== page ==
One of the most important traits in personal development is often overlooked- how to give recognition to someone else. You might ask, why would recognizing someone have anything to do with your own personal growth? Why should you care? What’s in it for you?
The answer lies in the importance of relationships with other people. We cannot be as successful nor happy without help from other people, whether it’s love, friendship, career, financial success, or just meeting our basic day to day needs. Successful relationships are built upon people liking and respecting us. Showing recognition and appreciation is a key, powerful part of that. Mark Twain said it well when he said, “I can live for two months on a good compliment”.
It’s critical to understand why this is true. Most people want to be appreciated; they want to be liked and feel useful. If you give them that, they are likely to like and respect you in return. Does it matter if they are reciprocating? Not really- sure it’s nice if they show appreciation for you in return, however if you can set aside your personal ego, it’s the lesser important side of things.
A pitfall in this is being fake and manipulative. Don’t be that person; you’ve probably seen salespeople try this on you and sensed immediately it’s fake and that they just want something. The way to avoid this is only give recognition where it’s deserved, where you truly believe the person did well. There are usually opportunities we miss to praise someone, because we’re too focused on ourselves, our own ego, and our own inner dialog.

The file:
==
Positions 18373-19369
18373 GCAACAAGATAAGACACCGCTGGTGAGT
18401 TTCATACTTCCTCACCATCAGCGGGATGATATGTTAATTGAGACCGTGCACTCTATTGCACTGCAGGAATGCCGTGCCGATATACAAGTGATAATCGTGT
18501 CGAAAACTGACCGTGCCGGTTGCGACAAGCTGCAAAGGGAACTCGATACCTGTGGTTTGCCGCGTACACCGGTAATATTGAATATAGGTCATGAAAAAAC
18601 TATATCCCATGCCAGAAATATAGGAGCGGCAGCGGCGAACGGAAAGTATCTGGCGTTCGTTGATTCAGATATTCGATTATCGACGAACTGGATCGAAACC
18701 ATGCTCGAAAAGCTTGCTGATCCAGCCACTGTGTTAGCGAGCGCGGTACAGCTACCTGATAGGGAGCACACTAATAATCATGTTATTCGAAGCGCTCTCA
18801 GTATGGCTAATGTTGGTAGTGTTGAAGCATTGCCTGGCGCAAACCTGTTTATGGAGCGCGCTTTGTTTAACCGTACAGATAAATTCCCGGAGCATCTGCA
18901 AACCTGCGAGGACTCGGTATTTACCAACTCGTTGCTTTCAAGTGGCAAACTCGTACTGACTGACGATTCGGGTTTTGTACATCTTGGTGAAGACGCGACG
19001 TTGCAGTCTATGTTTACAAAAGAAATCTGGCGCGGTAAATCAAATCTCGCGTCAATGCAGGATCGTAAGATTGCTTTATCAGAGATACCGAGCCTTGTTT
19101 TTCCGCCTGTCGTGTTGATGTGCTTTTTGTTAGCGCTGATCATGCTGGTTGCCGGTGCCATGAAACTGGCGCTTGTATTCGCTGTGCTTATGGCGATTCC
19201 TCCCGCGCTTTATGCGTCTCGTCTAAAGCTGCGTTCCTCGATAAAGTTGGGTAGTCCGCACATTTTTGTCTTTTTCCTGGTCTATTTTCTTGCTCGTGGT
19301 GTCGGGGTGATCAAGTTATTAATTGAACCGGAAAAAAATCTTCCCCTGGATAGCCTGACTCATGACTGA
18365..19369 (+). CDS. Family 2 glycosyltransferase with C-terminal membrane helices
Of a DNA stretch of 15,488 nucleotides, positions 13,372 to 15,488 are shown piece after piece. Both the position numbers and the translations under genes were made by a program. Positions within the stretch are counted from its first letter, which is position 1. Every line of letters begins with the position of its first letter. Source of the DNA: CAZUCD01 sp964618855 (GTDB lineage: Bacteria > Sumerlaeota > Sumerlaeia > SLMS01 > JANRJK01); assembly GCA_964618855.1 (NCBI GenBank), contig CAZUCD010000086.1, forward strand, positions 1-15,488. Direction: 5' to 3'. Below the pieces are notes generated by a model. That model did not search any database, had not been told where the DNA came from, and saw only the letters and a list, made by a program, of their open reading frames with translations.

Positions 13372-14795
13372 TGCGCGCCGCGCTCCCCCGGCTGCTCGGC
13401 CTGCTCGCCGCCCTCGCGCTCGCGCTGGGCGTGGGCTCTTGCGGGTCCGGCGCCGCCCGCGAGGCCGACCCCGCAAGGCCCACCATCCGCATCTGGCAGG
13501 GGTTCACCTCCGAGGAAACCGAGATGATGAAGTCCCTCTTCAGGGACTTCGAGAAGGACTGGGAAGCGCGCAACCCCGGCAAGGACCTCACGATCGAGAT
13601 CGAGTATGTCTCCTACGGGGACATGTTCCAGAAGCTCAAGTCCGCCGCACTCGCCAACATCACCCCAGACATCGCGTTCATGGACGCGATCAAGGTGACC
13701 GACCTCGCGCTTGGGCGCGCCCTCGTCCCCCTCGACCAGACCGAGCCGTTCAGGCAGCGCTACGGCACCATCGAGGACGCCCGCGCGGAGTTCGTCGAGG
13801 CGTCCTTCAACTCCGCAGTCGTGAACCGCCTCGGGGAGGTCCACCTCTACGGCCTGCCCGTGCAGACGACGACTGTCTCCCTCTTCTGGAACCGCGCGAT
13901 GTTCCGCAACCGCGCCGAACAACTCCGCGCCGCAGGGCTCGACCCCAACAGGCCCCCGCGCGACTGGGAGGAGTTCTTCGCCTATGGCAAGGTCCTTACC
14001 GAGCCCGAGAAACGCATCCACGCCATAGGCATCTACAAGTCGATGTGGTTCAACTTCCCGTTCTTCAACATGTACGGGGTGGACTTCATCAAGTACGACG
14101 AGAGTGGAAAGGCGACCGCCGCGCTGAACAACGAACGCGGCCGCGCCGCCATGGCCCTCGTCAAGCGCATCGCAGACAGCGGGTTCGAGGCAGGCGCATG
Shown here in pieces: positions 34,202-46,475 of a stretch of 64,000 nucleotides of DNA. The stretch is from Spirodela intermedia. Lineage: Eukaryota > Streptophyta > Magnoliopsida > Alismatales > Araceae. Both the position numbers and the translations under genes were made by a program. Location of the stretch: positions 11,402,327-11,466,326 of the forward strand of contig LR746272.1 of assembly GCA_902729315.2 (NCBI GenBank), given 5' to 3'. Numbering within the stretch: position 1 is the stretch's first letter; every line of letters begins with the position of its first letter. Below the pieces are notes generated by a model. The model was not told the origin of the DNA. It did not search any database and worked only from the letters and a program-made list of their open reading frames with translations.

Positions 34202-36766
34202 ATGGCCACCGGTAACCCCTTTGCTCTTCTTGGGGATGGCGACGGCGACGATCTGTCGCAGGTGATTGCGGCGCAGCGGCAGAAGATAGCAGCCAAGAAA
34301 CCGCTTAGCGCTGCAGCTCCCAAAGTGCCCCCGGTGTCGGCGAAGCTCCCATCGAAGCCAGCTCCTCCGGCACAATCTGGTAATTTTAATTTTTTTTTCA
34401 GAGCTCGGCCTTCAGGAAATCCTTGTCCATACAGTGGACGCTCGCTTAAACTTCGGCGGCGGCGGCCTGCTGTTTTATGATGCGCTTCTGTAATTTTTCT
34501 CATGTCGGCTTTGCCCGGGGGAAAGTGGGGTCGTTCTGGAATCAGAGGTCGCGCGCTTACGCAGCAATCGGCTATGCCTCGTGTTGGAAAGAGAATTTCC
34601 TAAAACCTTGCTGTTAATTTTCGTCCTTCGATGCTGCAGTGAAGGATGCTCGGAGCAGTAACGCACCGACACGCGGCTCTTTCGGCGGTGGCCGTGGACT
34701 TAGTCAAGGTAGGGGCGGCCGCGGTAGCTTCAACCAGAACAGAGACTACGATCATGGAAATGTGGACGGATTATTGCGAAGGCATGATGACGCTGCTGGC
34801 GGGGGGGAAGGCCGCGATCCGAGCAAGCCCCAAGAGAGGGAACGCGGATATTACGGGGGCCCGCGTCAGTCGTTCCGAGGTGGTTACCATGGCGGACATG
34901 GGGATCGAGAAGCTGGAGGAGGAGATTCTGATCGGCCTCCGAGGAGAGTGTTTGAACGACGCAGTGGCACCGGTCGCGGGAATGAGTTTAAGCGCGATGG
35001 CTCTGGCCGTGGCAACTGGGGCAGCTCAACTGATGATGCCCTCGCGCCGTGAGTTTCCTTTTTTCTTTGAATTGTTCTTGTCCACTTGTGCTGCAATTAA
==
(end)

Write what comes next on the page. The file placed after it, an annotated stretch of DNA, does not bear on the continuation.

Be sure to match the recognition to the situation and level of accomplishment. For a minor achievement like a well written report, a verbal “great job” may be enough. For something bigger, make the effort to give them something physical, and which others will see. A letter of appreciation is great option, or certificate of accomplishment. For something even more significant, consider award plaques. In the workplace, people take award plaques extremely seriously, placing them on walls and treasuring them through their entire career.
For broader situations, learn how to give praise to others. A fundamental step is using the person’s name and be as specific as possible. Don’t just cite the accomplishment but cite some specific things such as how hard they worked, that they communicated well, they got it done quickly, etc. Where possible, cite a character trait you see in the person that was a contributing factor. People like to be praised on who they are, not only what they did.
Praising and recognizing others can not only help others to like you, but it can motivate them to repeat exemplary behavior. It allows you to reinforce productive, positive behavior, or behavior that aligns with your own goals and interests. It shows others that you really care about other people rather than only yourself. Self-centered people rarely give praise.
This technique works very well in conjunction with Active Listening, which means it’s also easy if you are an introvert that doesn’t like to talk much. All you must do is ask questions about something the other person has done or is doing and throw in positive feedback during the conversation. This lets them know you value what they are talking about and that you’re asking to hear more. While this post is not about Active Listening, it’s an equally important skill in personal development.
My challenge to you is this- look for opportunities in everyday life to recognize and praise people, so you get into the habit of doing it. This can be at work, with a spouse, parent, child, friend, or even just a clerk in a store. Again, you must be sincere, which means keeping an eye out for something that is genuinely noteworthy.
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